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Roy C. Clark (1898-1967)


Brother Roy C. Clark, Northwestern '21 was a devoted Acacian who served the fraternity in a number of capacities, including that of National Executive Secretary (the equivalent of today's Executive Director) from 1947-1966. Clark was instrumental in the survival of the Fraternity during World War II, so much so that he would forever be known as "Mr. Acacia."

When the 25th Conclave assembled at Northwestern in August 1948, Brother Clark was able to report very good news: During the two preceding years, Acacia had achieved remarkable growth — from seven chapters and 133 active members, to 27 chapters with 851 actives, including 445 new initiates.

In the Spring 1947 Triad, National President Lloyd H. Ruppenthal wrote in a letter that is both a thank you to outgoing president Walter W. Kolbe and a welcome to newly-appointed Executive Secretary Roy Cecil Clark:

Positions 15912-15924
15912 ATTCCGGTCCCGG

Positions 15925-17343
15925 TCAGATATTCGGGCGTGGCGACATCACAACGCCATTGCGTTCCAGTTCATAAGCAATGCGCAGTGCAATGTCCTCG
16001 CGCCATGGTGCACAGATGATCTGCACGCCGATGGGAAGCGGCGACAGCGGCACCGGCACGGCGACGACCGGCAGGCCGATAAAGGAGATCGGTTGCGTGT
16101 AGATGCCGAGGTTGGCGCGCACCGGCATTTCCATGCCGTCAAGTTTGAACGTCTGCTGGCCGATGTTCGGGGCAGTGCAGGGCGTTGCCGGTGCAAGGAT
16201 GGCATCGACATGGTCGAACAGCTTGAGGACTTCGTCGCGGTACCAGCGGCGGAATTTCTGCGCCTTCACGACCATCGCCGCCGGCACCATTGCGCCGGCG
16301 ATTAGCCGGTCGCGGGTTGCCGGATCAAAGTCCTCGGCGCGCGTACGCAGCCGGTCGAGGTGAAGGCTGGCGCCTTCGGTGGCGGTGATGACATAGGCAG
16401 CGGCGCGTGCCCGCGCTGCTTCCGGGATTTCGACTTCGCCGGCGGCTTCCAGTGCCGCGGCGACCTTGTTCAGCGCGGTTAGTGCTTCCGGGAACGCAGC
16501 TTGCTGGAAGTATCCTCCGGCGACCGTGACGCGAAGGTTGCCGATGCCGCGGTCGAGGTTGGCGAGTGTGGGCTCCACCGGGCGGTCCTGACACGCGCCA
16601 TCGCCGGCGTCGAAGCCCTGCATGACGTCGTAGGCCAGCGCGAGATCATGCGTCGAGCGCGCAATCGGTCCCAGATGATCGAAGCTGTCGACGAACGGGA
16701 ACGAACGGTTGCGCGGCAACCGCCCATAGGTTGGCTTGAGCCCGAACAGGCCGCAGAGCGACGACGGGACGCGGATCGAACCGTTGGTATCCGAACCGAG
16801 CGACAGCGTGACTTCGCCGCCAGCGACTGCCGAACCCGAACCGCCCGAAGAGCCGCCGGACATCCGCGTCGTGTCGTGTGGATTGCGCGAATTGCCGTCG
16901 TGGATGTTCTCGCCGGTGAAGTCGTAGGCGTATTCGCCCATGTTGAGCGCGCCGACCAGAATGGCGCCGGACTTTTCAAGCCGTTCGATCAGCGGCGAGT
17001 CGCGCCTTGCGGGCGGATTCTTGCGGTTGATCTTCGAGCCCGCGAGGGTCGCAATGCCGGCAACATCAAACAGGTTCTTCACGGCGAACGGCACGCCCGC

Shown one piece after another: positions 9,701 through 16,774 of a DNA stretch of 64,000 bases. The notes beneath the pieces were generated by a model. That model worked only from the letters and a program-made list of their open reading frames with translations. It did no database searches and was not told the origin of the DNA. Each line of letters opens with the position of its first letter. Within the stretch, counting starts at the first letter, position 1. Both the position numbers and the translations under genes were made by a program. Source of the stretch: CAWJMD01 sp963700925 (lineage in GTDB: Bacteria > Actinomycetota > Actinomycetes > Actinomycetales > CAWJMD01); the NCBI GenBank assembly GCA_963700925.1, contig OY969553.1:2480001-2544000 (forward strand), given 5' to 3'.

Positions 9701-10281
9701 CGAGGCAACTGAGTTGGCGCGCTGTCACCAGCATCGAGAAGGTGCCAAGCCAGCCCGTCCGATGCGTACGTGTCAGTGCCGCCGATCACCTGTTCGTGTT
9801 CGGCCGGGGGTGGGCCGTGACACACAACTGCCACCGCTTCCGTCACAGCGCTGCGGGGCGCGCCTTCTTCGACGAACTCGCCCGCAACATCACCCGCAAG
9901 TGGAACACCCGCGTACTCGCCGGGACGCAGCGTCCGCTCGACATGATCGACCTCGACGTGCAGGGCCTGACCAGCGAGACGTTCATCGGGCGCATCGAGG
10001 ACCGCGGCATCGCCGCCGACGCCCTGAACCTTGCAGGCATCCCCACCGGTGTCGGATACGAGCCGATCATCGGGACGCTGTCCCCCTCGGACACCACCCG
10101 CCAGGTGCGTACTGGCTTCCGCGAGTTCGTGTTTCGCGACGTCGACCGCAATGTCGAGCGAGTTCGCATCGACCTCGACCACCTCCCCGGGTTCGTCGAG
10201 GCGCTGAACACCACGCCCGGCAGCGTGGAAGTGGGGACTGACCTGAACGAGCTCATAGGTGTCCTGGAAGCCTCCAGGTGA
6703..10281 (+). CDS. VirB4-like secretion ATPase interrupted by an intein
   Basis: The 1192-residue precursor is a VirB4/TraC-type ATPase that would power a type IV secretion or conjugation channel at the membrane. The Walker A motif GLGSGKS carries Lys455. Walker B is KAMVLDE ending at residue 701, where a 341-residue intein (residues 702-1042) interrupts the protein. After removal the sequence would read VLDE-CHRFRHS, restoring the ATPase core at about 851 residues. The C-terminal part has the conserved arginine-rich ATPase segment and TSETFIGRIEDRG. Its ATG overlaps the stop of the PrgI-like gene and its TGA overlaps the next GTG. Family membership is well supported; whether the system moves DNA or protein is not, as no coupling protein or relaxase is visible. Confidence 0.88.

"I predict that Brother Clark's tenure of office will be marked by an improvement in our entire fraternity, both nationally and locally."

What a perfect introduction to the man who was "Mr. Acacia." After serving for the Northwestern Chapter through his early years as Chapter Advisor, Clark would go on to serve Acacia over the next 20 years as Executive Secretary — overseeing a period of impressive growth, both in size and prosperity.

In 1966 he was made Executive Secretary Emeritus at the Conclave in New Orleans. He would also become one of the elite Acacians to have an award named after him: The Roy C. Clark Outstanding Acacian Award. This distinguished award is presented annually to the one undergraduate who most nearly exemplifies the outstanding attributes of Brother Clark — Perseverance, Integrity, Foresight, Loyalty, Devotion, Wisdom and Leadership.

When Brother Clark died in May 1967, Acacia lost one of its greatest men.